Health Care Changes for 2011

Jan 05

My mother doesn’t have health insurance and I’m worried.

She is the director for a small daycare back home in North Carolina and unfortunately her employer cannot afford to provide health care coverage for its employees.  I, like so many Americans, have my eyes and ears glued to the news to hear the latest updates on what’s happening with health care reform.

On Monday, Jan. 3rd, Kaiser Health News provided a great, easy-to-read, outline of the nine ways the new health care law may affect us in 2011.

Here are some of the highlights from the list:

Insurance Rebates: According to Kaiser Health News, health insurers must spend at least 80 percent of their premiums on medical care or they face the possibility of giving rebates to consumers. Policies sold to large employers must hit an 85 percent spending target and self-insured employers are exempt. The article states the out of 75 million people who have insurance coverage under the rule; 9 million will be eligible for a rebate in 2012.

Lower prescription costs for seniors: Starting this month, drug companies will give seniors 50 percent off brand drugs. According to the National Council on Aging, the estimates savings under the new law could reach $1,800 for some seniors.

Calorie postings: Get ready to see calories next to the menu of your favorite meal the trend. Chain restaurants with 20 or more locations, and owners of 20 or more vending machines, will have to display calorie information on menus, menu boards and drive-thru signs. Restaurants must also provide diners with a brochure that includes detailed nutritional information, like the fat content of their dishes. The Food and Drug Administration is expected to finalize the rules for these changes this year.

Higher Medicare Premiums: Kaiser Health News reports the new health law will freeze the threshold for Medicare Part B, which covers physician and outpatient services, at the current level: incomes of $85,000 or above for individuals and $170,000 for couples. With this step, beneficiaries who pay higher premiums will rise from 2.4 million in 2011 to 7.8 million in 2019. Also, premiums for Medicare Part D, which covers prescription drugs, for the first time, will be linked to income. The thresholds will be the same as those for Part B and will not be linked to inflation. About 1.2 million beneficiaries will pay the income-related Part D premium this year, rising to 4.2 million beneficiaries in 2019.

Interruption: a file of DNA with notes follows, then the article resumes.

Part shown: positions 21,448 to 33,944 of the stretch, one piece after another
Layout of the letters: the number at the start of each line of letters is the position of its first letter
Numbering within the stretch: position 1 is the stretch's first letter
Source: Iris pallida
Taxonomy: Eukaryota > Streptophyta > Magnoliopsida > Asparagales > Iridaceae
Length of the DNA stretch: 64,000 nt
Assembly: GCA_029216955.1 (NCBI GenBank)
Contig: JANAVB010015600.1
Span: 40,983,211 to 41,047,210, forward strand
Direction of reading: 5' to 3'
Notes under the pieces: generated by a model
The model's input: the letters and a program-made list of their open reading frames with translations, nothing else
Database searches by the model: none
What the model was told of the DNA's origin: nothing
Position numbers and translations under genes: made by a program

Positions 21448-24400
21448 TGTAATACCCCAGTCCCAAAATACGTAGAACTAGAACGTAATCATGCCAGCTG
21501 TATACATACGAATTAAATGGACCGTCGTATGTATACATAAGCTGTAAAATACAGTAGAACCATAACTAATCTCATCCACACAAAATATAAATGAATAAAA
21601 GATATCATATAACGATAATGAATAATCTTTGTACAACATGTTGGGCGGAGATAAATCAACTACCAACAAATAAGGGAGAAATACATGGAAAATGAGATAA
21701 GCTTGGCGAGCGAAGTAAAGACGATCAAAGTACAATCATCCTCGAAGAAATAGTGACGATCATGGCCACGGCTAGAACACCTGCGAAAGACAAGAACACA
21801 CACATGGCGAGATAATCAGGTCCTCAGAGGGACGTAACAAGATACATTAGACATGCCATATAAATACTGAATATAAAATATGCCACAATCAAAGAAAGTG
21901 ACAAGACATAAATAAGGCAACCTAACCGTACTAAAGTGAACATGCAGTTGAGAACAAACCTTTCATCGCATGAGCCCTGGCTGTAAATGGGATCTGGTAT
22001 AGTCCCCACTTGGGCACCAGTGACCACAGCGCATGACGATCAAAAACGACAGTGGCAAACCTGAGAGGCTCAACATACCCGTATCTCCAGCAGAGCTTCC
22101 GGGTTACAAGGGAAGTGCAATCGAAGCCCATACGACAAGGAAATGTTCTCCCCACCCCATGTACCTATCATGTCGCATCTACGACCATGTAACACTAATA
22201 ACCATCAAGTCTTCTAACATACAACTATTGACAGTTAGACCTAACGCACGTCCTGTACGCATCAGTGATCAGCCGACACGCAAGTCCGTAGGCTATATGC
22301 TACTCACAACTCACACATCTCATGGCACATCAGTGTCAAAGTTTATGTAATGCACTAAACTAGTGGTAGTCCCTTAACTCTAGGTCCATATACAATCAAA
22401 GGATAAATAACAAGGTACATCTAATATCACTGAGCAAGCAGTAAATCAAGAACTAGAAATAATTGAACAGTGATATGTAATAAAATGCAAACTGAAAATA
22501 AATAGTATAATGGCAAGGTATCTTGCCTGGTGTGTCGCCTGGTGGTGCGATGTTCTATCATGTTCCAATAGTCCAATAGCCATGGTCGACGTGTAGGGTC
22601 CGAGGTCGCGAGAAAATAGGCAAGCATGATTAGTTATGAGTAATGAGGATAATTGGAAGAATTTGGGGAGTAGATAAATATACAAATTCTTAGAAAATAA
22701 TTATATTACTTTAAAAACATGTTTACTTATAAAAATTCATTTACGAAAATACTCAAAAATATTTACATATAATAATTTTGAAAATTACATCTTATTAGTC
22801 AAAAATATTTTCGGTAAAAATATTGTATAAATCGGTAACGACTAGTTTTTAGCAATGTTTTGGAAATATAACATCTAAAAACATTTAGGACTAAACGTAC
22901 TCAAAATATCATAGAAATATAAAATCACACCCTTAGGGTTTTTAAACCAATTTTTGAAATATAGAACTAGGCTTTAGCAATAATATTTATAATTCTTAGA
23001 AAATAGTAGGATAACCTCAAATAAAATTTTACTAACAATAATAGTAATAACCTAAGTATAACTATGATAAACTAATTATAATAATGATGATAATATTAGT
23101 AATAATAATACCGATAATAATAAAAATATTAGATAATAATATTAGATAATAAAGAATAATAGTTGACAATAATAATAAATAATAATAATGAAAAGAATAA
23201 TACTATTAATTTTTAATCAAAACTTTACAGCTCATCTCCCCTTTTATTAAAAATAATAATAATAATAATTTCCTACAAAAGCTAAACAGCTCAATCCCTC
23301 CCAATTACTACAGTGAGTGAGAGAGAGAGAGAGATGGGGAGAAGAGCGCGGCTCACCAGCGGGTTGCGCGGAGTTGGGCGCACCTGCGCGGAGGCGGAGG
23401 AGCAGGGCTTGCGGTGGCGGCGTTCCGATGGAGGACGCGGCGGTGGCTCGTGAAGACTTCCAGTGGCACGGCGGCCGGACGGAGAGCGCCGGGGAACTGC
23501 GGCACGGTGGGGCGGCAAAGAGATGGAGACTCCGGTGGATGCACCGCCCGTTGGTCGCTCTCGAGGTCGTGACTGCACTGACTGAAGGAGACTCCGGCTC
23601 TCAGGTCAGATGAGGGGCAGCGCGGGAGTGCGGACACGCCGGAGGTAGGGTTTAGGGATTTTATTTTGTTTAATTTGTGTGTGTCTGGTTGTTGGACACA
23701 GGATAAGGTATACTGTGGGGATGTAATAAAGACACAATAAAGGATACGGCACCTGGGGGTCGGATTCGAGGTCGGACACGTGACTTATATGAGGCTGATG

Restrictions on medical savings accounts: The most notable hit to my wallet is the change in how I can use money from my flexible spending account, or pre-taxable income some employee’s set-aside for medical purchases. Starting this year, funds in this account can no longer be used on over-the-counter drugs, including drugs that treat fevers or allergies and acne, unless they have a doctor’s prescription. Also, starting this year, those with health reimbursement arrangements (HRAs) or Archer medical savings accounts (MSAs) accounts who spend money inappropriately will not only owe taxes on the money spent, but also face a tax penalty of 20 percent, which is double what it was. All pre-tax accounts, medical devices such as eyeglasses and crutches, and co-pays and deductibles will still qualify for use with the FSA, HRA and MSA accounts. Insulin obtained without a prescription is also eligible.

Bolstering seniors’ access to primary care: Medicare payments for primary care are going up by 10 percent from Jan. 1 through the end of 2015. Health practitioners will qualify for the bonus only if 60 percent or more of the services they provide are for primary care. General surgeons also will receive an increase if they are practicing in areas where there are doctor shortages. This portion of the health law is expected to expand coverage to 32 million more Americans by 2019.

Staying Healthy: According to Kaiser Health News, there are several provisions of the law that promote prevention of disease, especially for seniors, which is great news.  Starting January, Medicare enrollees will be able to get many preventive health services for free – such as vaccinations and cancer screenings. The law eliminates any cost-sharing such as copayments or deductibles for Medicare-covered preventive services that are recommended as well as any cost sharing for the “Welcome to Medicare” physical exam, which previously included a 20 percent co-pay.  For those people working for small employers, they will get some help, which is great news for my mom. The law authorizes the federal government to issue grants totaling $200 million for companies with fewer than 100 workers that start wellness programs focused on nutrition, smoking cessation, physical fitness and stress management.

Trimming Medicare Advantage: Private health plans that provide Medicare coverage will feel a squeeze under the new health law as payment for Medicare Advance plans is being restructured. Rates this year will be frozen at 2010 levels and lower rates will be phased in beginning in 2012.

Fighting hospital infections: According to a study by the Archives of Internal Medicine, about 1.7 million patients pick up life-threatening, but preventable infections, at the hospitals. In July, the federal government will stop paying for treatment of some hospital-acquired infections. The Medicare program for the elderly and disabled and many private insurers already ban payments for treating many of these infections.

I found this list to be extremely helpful in my efforts to understand all the new health care laws and what they’ll mean to my personal health care and my wallet.

What are your thoughts about the new health care laws for 2011?

This entry was posted on Wednesday, January 5th, 2011 at 1:24 pm and is filed under Public Health. You can follow any responses to this entry through the RSS 2.0. Both comments and pings are currently closed.

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